Autumn has arrived and mother nature is busy giving us so much. This is a bountiful time for those of us who like to forage. In this post I will be showing you how to make a natural laundry detergent from the seeds of the horse chestnut tree, commonly known as conkers!
If like me, you are into living a slow, holistic life, then you are going to love this hack. Not only will it save you a substantial amount of money, you will also be helping the planet. OK, admittedly this will involve a bit of work to prepare but the pay-back makes it completely worth it.
From A Game of Conkers To Washing Clothes.
Conkers is actually the name of a game originating in England in the 19th century. However, it is also a common name for the horse chestnut seed.
My partner, "the english man" tells me how he would play conkers as a kid. The game involved drilling a hole through a conker and threading a piece of string. Then, against an opponent, you would take it in turns and hit them against each other until one of them would break. One victory would create a one-er, two victories would create a two-er, three victories, a three-er and so on. A ten-er wold be a legendary conker! Hardening strategies would be adopted by some like soaking them in vinegar or baking them in the oven. To purists, however, this was cheating!
Horse chestnut extract has many medicinal properties. You will find some listed in this article. DO NOT ingest any part of horse chestnut though, as it is toxic. Use only manufactured supplements where the toxins have been safely removed in the manufacturing process.
Now, onto the conker as a natural laundry detergent.
Why Are Conkers Suitable For Cleaning Your Clothes?
Many plants contain a substance called saponins. This substance is soluble in water and creates a stable froth. Consequently, saponin rich plants have been utilised throughout history as soaps. Horse chestnuts contain a relatively high concentration of saponin. Another common plant that is utilised for its soaping properties is ivy. If you are interested in the science behind the soaping and detergent potentials of saponins, follow this link to a scientific paper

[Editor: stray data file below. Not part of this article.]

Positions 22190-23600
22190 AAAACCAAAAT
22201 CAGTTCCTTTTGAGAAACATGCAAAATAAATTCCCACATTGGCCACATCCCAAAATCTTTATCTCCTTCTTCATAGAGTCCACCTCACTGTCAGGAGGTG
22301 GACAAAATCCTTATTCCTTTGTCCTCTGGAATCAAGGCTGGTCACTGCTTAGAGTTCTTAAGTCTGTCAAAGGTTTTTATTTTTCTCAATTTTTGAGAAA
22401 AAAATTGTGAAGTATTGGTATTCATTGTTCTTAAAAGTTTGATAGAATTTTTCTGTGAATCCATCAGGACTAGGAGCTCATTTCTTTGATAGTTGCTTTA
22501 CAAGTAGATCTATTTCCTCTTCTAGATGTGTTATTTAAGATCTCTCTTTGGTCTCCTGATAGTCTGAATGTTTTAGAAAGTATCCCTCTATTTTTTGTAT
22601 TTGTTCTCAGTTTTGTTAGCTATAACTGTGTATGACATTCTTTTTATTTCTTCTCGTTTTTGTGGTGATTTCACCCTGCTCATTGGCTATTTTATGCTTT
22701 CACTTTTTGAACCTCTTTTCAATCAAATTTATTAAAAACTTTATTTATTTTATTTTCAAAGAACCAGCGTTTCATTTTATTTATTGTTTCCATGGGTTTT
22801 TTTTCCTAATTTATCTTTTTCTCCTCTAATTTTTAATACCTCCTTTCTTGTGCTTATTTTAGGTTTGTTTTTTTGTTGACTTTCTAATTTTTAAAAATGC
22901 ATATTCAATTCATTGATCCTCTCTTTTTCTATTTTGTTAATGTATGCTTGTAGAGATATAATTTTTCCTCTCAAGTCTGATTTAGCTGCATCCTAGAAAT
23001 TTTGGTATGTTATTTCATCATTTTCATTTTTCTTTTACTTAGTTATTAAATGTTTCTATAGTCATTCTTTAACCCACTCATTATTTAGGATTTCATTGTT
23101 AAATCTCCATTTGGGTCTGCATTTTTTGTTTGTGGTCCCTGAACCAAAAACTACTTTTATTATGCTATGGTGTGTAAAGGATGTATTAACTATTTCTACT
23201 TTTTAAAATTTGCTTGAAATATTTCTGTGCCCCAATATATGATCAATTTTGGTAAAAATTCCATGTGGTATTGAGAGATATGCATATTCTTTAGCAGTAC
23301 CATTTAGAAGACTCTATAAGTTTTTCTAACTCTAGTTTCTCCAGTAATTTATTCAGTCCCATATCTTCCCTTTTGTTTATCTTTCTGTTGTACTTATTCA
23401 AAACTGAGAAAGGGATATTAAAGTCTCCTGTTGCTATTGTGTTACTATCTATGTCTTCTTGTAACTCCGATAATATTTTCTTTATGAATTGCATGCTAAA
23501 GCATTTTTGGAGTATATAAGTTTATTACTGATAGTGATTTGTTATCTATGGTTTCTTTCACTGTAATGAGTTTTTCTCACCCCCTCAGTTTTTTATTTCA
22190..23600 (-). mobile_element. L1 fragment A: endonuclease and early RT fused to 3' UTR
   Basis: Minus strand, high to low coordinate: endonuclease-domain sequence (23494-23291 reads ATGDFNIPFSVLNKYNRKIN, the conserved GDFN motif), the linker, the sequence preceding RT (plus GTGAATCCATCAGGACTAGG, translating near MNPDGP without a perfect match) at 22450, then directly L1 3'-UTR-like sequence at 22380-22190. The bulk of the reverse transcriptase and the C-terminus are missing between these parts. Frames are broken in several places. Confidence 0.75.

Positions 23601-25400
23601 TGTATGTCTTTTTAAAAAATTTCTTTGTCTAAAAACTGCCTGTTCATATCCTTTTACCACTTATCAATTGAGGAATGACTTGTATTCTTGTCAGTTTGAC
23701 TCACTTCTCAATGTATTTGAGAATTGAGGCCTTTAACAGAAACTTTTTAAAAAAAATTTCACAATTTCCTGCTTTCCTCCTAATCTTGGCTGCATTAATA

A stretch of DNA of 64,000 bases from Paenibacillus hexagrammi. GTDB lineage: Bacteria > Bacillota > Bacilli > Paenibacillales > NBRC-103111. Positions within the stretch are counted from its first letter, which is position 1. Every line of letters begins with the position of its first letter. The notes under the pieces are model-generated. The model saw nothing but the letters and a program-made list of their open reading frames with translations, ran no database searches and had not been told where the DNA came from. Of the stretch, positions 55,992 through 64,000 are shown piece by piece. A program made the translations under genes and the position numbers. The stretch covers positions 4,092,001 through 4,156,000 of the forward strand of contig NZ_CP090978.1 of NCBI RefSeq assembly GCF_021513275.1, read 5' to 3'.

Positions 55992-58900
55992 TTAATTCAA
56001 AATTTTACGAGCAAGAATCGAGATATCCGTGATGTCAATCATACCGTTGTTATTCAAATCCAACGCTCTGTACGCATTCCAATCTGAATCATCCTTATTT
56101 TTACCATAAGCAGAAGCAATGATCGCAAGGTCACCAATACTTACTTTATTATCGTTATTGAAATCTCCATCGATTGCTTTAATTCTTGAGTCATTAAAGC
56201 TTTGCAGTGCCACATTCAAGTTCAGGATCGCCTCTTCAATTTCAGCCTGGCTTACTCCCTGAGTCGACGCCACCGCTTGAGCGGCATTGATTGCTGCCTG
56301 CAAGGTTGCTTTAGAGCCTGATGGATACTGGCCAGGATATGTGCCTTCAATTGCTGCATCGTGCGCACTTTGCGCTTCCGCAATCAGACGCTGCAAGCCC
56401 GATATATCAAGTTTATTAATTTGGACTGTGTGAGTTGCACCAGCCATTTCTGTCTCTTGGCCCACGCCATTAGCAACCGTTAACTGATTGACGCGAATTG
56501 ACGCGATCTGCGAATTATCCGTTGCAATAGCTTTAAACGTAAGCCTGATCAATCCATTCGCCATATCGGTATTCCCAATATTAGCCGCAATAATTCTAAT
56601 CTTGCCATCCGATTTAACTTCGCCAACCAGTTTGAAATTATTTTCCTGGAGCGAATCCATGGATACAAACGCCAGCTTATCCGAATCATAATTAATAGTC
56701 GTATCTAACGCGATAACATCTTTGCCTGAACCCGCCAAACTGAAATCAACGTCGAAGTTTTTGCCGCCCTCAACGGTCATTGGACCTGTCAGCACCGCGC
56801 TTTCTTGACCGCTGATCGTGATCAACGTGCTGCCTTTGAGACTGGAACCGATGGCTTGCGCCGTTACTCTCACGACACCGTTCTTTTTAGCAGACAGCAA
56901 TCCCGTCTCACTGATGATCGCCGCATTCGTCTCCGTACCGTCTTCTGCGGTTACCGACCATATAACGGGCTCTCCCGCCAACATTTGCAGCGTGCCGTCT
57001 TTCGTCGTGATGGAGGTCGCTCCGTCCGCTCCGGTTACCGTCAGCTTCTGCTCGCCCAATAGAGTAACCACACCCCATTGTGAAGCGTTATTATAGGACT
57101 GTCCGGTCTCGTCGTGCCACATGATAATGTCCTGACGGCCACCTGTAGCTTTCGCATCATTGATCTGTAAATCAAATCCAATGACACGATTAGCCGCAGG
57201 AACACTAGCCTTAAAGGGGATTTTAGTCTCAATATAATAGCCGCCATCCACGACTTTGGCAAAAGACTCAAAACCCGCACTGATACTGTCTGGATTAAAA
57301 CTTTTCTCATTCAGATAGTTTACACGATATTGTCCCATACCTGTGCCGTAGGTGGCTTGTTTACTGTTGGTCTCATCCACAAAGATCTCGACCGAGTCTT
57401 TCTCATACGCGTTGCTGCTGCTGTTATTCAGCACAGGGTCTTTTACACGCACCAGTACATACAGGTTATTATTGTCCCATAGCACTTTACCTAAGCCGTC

Natural laundry detergent made from conkers will not compete with the synthetic, commercially available laundry detergents that have been formulated scientifically to do a very specific job. Let's make that clear. If you want really powerful, easy, quick cleaning, stick with the store bought stuff. Of course, we all lead different lives and this slow, DIY method just may not be suitable for the life demands of some.
In our household we have used this natural laundry detergent for a year now. It has served us very well and this post shares our little discovery and positive experience. Of course, do your due diligence to satisfy yourself. Our clothes come out clean and fresh. I have quite sensitive skin and I've had no problem what-so-ever with allergic reactions. There has been no ill-effects on our washing machine either.
Part of the joy of the whole process of creating this natural laundry detergent is the effort put into create something and, of course, knowing we are directly utilising a gift of mother nature to fulfil a day-to-day task.
You can give your laundry detergent a helping hand by adding white vinegar to act as a water softener substitute. To assist with stains, you can add some bicarbonate of soda. If you want some scent, then you can add some essential oils.
How To Prepare Your Natural Laundry Detergent
When conkers are in season, you can use them fresh.